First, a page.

Testing of the robotic arm was fraught with last minute surprises and glitches as it was the first of the major components to be completed. The lessons I learned working with the cable drives on the forearm allowed me to make some refinements to the leg design before the parts were sent out to be machined which probably saved me a few weeks time. In addition to testing the dexterity and speed of the arm, the trials were the first major test of the haptic world modeling code. Before I had a rigorous method to calibrate the proprioceptive sensors, the world model resembled the truth like Swiss cheese resembles a brick.
I used machined drive shafts to transmit power to the legs and also used purpose built gearboxes for the places where I needed tighter tolerances and had tighter space requirements. I used Matlab to optimize various combinations of leg length, mass and acceleration.
At first I entertained the thought that the robot may be powered primarily by an electrical source. But I avoided all of this when I took the leap to a more mechanical system. You just can’t beat the power density of petrol, and even with the abysmal conversion efficiency of all IC engines, they still beat batteries. For a robot of this scope, having a long-lasting and quickly “rechargeable” power source was crucial. I wanted run-times longer than twenty minutes :-). This was by far the biggest hurdle I was able to overcome. For a walking gait, about 95% of the power comes directly from the 1.6×4, with the rest electrically coupled. Keep in mind; this is still more than 5kW of electric power.
There is precedent for IC powered robots. It was first attempted in the early sixties using an American V8 engine. More recently, quadraped trucks, hexapods and walking robots designed for the timber industry are all running on IC power.
I used High Current Titanium Oxide power transistors numbering in the hundreds for what electrical needs I had. Thank goodness my wife is an analog power circuit guru. She deserves all the credit for the power electronics and most of the middle-ware.
The sensor systems include(s) every sensor known to robot builders as well as a few purpose built applications thrown in for good measure. In place are proprioception sensors, infrared (IR) sensors, a set of high-resolution lidar, and even some old bump type sensors in places like the knees, legs and outer arms. Strain gauges were installed to detect torso twist and to help with debug and self-diagnosis and repair.
The most interesting sensors are the olfactory sensors located in the head that can detect the difference between transmission fluid, oil, brake fluid and gasoline for roadside assistance.
A unique 4-way microphone system in the head gives directional input. There are two microphones in the torso used as inputs for noise cancellation software.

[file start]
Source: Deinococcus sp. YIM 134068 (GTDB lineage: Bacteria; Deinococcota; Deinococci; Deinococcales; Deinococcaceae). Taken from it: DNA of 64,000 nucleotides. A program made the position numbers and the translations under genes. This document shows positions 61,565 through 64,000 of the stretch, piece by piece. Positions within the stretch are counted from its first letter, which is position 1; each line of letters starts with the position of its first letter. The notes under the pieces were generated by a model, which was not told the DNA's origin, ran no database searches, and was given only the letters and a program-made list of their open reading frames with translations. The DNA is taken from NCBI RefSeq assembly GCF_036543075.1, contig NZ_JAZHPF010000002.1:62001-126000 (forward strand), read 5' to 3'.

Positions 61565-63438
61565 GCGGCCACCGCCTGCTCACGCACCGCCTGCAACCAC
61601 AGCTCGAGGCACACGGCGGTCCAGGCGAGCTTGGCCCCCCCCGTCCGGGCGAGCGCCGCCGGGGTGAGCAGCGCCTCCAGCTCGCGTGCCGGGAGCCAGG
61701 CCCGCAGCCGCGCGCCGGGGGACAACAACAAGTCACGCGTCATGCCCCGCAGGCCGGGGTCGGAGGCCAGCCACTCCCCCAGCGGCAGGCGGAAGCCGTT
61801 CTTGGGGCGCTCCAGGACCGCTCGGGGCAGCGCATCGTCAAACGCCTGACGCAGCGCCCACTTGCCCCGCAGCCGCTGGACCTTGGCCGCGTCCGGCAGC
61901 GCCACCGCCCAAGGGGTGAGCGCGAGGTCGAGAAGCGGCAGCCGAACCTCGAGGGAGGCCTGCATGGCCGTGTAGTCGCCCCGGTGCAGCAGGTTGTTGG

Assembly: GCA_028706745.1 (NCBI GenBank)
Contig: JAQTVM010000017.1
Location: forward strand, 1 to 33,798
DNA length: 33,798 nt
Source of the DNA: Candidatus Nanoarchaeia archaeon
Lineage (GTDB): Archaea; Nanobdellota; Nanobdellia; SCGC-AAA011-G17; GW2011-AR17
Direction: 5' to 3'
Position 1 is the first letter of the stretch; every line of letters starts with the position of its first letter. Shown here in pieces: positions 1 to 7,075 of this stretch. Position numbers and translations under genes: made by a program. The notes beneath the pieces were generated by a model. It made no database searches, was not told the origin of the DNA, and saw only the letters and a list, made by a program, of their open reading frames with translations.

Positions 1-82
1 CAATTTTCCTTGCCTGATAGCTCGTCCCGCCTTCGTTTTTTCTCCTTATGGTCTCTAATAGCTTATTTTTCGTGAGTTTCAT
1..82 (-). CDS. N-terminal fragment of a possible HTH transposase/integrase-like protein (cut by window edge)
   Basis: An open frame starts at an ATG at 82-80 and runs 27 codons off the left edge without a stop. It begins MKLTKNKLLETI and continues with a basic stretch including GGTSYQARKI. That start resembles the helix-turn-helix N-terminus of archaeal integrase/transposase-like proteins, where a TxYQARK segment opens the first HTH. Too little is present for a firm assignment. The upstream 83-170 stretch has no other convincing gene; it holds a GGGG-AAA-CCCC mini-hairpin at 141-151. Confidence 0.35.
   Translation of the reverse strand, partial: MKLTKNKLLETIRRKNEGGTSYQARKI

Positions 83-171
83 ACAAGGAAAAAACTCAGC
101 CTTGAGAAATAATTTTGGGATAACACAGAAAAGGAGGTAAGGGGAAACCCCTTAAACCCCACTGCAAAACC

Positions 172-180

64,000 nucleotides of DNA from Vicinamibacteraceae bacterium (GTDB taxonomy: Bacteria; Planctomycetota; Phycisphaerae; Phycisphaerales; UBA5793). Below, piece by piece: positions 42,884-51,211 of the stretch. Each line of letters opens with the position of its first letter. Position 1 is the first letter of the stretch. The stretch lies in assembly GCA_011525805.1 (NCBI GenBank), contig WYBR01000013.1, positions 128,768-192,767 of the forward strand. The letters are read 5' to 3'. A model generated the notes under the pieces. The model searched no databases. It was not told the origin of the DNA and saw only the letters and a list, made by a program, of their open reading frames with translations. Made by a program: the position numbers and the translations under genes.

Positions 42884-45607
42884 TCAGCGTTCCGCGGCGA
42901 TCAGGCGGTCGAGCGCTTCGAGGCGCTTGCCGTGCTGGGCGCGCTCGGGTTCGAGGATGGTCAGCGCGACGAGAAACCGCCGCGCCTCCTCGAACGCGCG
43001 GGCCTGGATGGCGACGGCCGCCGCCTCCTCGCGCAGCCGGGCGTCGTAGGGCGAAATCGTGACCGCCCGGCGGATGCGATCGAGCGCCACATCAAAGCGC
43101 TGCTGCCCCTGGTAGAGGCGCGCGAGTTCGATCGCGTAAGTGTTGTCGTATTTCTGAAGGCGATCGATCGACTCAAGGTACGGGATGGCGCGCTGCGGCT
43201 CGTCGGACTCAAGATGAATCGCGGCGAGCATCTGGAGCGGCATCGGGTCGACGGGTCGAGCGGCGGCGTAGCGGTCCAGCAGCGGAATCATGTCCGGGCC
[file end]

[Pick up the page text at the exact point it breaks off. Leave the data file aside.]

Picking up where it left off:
One of the greatest challenges of the vision system I overcame was the recognition of reconfigurable and partially occluded objects. For some of the more typical objects the r50r is likely to encounter (autos, for example), a simple internal model of vehicle geometry is used. This model is mapped onto candidate objects, and any state information is gleamed from this model (for example, the hood of a vehicle being raised can be an indication of its state).
The next set of tests challenged the coordination between vision and manipulation. The robot needed to recognize its own movement visually, and couple the haptic and visual systems in a feedback loop to smoothly maneuver to a specific point and accomplish a task.Up until this point, my tests were done under ideal conditions, with consistent, flat lighting. The next series of visual system tests (now fully integrated into the robot) were under more realistic, and varied lighting conditions, including hard shadows in direct sunlight. Ironically, the visual system had a higher accuracy in total darkness than when the subject was well illuminated. The location of the rally lights on the robot had a pleasant side effect of creating thin outline shadows that made the isolation of the object from the background straightforward.
The robot tracks its visual world and the objects therein with two coupled processes. Each object state (including the robot itself) is kept in world coordinates, which allows the robot to make estimates of the velocities of each object it is looking at. I also found that keeping the robot in world coordinates also makes path planning more manageable
The final step before real-world testing was the integration of visual tracking, object-state determination, planning, dexterity and coordination. These tests were hair-raising a few times—I was like Jonas Salk, the guinea pig for my own experiment.